Shearer scored twice in a devastating rout of the league leaders, amongst his brace this delightful effort which is perhaps in contrast to the type of goal regularly associated with the Geordie goal-machine.

Shearer was so often synonymous with being a powerhouse of a player, a forward who unleashed his shots with maximum velocity and a regular scorer of goals that seemed destined to burst the back of the net.

His younger years, however, saw Shearer play with zip and he boasted deceptive pace to trouble top-flight defenders, his repertoire of finishing also including subtle strikes in addition to his signature screamers.

This chipped effort against Norwich encapsulated a player with many different avenues to goal, a cheeky and composed finish after spotting the goalkeeper dangerously off his goal-line.

That season was devastatingly ended in December for the forward who had fired Blackburn into unlikely title contention, his run of 16 goals in just 21 league appearances ended after sustaining an anterior cruciate knee ligament injury against Leeds, an injury that would leave him sidelined for several months and curtail his campaign.

Any fears that the forward may not return the same player were swiftly ended as he made his mark on the following campaign, scoring 31 league goals to be named as the FWA Footballer of the Year as Blackburn improved on a fourth-placed finish the previous year to finish as runners-up to champions Manchester United.

Kenny Dalglish’s expensively-assembled side were gaining momentum and the 1994/95 campaign proved a monumental one for both the club and their prolific number nine, Shearer winning a first ever Premier League Golden Boot after scoring 34 goals – equalling the divisional record set by Newcastle’s Andy Cole the previous season and a landmark that is yet to be bettered.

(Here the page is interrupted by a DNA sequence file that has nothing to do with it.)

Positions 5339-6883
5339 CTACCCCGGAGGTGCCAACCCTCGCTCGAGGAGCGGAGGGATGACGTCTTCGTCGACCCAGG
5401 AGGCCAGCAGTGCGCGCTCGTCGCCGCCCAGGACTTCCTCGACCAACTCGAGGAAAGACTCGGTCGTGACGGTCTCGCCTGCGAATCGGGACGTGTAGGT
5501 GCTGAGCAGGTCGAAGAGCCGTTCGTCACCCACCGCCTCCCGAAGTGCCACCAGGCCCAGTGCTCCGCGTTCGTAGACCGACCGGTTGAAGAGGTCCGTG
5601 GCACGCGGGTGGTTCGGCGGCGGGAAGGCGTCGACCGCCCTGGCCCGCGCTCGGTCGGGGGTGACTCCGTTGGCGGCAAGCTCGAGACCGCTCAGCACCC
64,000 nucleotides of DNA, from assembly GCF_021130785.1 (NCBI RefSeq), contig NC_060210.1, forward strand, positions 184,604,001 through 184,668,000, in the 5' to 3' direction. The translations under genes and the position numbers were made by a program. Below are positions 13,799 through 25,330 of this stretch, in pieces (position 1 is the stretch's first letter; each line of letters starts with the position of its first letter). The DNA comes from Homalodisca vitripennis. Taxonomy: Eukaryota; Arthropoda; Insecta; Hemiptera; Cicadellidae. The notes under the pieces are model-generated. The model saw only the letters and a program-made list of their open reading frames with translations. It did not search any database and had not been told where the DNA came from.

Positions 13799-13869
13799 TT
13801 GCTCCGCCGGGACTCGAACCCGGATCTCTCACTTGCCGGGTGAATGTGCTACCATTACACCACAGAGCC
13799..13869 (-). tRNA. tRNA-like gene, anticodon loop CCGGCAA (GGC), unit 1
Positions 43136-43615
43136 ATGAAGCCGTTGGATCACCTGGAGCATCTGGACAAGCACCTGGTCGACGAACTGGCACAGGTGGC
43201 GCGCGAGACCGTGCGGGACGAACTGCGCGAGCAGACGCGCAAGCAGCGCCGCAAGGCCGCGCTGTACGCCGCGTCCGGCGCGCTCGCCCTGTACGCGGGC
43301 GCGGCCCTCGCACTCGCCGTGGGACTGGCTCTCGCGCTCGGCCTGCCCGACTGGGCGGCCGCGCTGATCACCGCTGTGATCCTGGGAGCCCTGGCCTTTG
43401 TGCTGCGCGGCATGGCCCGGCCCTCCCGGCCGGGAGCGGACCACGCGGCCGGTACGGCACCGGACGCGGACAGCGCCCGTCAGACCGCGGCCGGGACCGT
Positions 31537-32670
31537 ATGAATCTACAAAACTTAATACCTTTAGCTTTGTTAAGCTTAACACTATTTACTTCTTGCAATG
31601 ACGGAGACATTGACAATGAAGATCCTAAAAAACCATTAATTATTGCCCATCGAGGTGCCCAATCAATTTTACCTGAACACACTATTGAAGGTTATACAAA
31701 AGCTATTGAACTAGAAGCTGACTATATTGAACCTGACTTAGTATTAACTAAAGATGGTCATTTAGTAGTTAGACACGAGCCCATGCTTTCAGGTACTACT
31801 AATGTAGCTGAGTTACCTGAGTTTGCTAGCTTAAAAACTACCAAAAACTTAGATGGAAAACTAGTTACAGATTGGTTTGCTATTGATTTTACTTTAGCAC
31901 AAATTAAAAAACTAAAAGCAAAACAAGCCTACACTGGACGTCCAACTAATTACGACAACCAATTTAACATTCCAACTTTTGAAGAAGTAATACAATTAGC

Shearer’s haul included hat-tricks against QPR, West Ham and Ipswich, his catalogue of goals ranging from blockbuster bangers from distance, to towering headers as he battered and bruised central defenders across the division.

Working in brilliant tandem with strike partner Chris Sutton, the duo dovetailed to fire Blackburn to a first league title in 81 years, pipping Manchester United by just a single point as their formidable forwards combined for 49 goals.

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The goals continued to flow the following season despite a drop off in performance from Blackburn, Shearer finishing as the division’s leading scorer for a second successive season after scoring 30+ league goals for a third consecutive campaign.

To put that into context, no other player in the entire history of the Premier League has ever scored 30+ goals on more than one occasion.

Amongst his highlights included this thumping effort against Wimbledon, a goal that demonstrates the best of a player who played the best football of his record-breaking career at Blackburn.

A cross into the penalty area is controlled perfectly by the talismanic number nine, the close attentions of his marker irrelevant as he shrugs off a challenge and cushions a delightful touch into space.

Without hesitation his pulls the trigger, rifling an unstoppable effort which leaves the goalkeeper motionless, a strike of pure power and precision that flew into the top corner.

Blackburn’s decline and slump to a seventh-placed finish – alongside Shearer’s status as arguably Europe’s finest centre-forward – saw his spell with the club come to an end in 1996, with Manchester United and Newcastle battling for the services of England’s finest footballer.

Shearer had starred during the summer’s European Championships on home soil to win the tournament’s Golden Boot, and faced the difficult decision between signing for the Premier League’s dominant force or a Newcastle side he had supported since childhood.

After talks with both managers, he ultimately opted for heart over head, heading to Newcastle where he was greeted by thousands upon thousands of screaming Geordies, each eager to catch a glimpse of the hometown hero upon his return to the North East.

It had taken a world-record fee of £15m to bring him to St James’ Park.

Newcastle had spectacularly blown a 12-point lead to finish as runners-up the previous season and signing of Shearer was viewed as the final piece in the title jigsaw, the marquee man marking his home debut with a fabulous free-kick against Wimbledon.

His first season in the black and white of the Magpies saw Shearer repeat his goalscoring exploits from Blackburn, winning a third consecutive Golden Boot – a feat only since matched by Thierry Henry – and winning a second PFA Player of the Year award.